So, if you’ve been around the business block for anytime now, you’ve probably come across the concept of an ideal customer avatar. If you’re new to the concept, an ideal customer is that person who you are dying to work with. It’s the person who you can serve right now, easily and effectively and who will delight in your product or services and hopefully, become a brand ambassador and spread the word about your business. Simply put, it’s your people.
The internet is filled with multiple exercises and worksheets to help you focus in on your ideal customer and get really clear on what your ideal customer wants, where they hang out, what magazines the read and lots of demographic information.
Audience Is Key
The bottom line is, you have to know who you are talking to. You have to know who you serve. You have to know your audience. Because, you are going to use your ideal customer to help you craft the style of your writing, the VOICE and TONE of your brand. Different audiences call for different levels of formality or slang. Different audiences will determine if you use sarcasm or not.
Not only that, but being really clear on who you are talking to guides the content that you write. When you know who you are speaking to, you can write about their exact pain points, you can clearly answer the questions they have at that stage of the journey, and you can position your business or service as the answer to those pain points. The more specific you get, the more effective your writing will be.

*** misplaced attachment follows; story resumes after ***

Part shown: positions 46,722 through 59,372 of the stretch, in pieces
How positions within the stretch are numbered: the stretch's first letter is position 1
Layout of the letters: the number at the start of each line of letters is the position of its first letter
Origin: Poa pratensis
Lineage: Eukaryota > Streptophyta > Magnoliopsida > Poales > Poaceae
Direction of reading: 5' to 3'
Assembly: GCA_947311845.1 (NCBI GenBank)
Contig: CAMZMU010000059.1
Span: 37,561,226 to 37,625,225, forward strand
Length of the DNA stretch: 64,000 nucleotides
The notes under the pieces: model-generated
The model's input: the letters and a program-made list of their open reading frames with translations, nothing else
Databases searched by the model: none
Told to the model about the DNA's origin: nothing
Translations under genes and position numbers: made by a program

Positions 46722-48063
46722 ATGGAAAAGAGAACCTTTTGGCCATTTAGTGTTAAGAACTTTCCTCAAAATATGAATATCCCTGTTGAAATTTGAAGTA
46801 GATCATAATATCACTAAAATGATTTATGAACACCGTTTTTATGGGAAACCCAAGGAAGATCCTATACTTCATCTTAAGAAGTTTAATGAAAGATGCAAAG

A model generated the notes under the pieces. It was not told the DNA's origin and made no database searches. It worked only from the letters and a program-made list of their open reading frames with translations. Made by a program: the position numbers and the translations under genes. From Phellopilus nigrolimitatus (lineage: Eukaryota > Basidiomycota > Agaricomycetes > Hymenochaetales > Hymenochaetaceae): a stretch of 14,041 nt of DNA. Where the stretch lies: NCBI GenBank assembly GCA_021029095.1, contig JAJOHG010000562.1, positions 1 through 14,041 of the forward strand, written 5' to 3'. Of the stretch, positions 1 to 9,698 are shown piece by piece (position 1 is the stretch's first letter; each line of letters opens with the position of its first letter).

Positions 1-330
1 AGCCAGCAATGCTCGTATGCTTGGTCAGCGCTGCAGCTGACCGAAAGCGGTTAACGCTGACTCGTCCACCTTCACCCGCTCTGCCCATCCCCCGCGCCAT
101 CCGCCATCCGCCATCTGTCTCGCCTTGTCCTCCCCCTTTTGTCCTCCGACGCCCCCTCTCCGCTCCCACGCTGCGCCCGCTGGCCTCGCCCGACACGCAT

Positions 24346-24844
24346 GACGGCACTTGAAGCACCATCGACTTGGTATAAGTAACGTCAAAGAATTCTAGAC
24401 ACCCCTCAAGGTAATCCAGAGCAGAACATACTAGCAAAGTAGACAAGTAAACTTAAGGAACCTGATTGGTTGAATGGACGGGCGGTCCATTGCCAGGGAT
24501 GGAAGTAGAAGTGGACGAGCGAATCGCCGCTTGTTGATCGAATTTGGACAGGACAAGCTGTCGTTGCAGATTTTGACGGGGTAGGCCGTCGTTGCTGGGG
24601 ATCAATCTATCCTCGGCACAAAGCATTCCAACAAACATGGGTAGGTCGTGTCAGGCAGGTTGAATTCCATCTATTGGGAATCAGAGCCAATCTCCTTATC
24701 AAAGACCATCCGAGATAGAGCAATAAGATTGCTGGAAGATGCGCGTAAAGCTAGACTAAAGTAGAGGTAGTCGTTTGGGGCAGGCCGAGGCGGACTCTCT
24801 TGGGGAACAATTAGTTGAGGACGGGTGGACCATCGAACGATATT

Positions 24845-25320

Ready for the Real Talk?
To be honest, I have mixed feelings about ICAs. I totally understand the theory that they can help you with understanding the content and style of your writing. But I’m more of a practical person. I find writing for a fictional ICA hard, because my imagination can take over and I see too many possibilities.
Instead, what I’ve found to be really effective, is to think of one specific person that I’ve already worked with, my favourite client. And I imagine sitting and talking to them. What is this person struggling with that I know how to solve? What does this person need to hear at this stage in the journey? How can I be of service? I literally imagine sitting with them, what we would talk about (or have talked about) and then I use that to guide my writing.
And then I apply these two lenses: style and content. If I wouldn’t actually say the words to someone in a conversation, I sure as hell am not going to write them. And if it’s not something I would talk about, then it’s probably not the right topic for a post.
Picturing and writing for one person, makes writing content for your business a lot easier, whether it’s a blog post, email newsletter or social media. Just keep it real. What would you say to that one person? How could you help them and build their trust?
Then do that.
What questions do you have about writing? Shoot me an email, I’d love to help!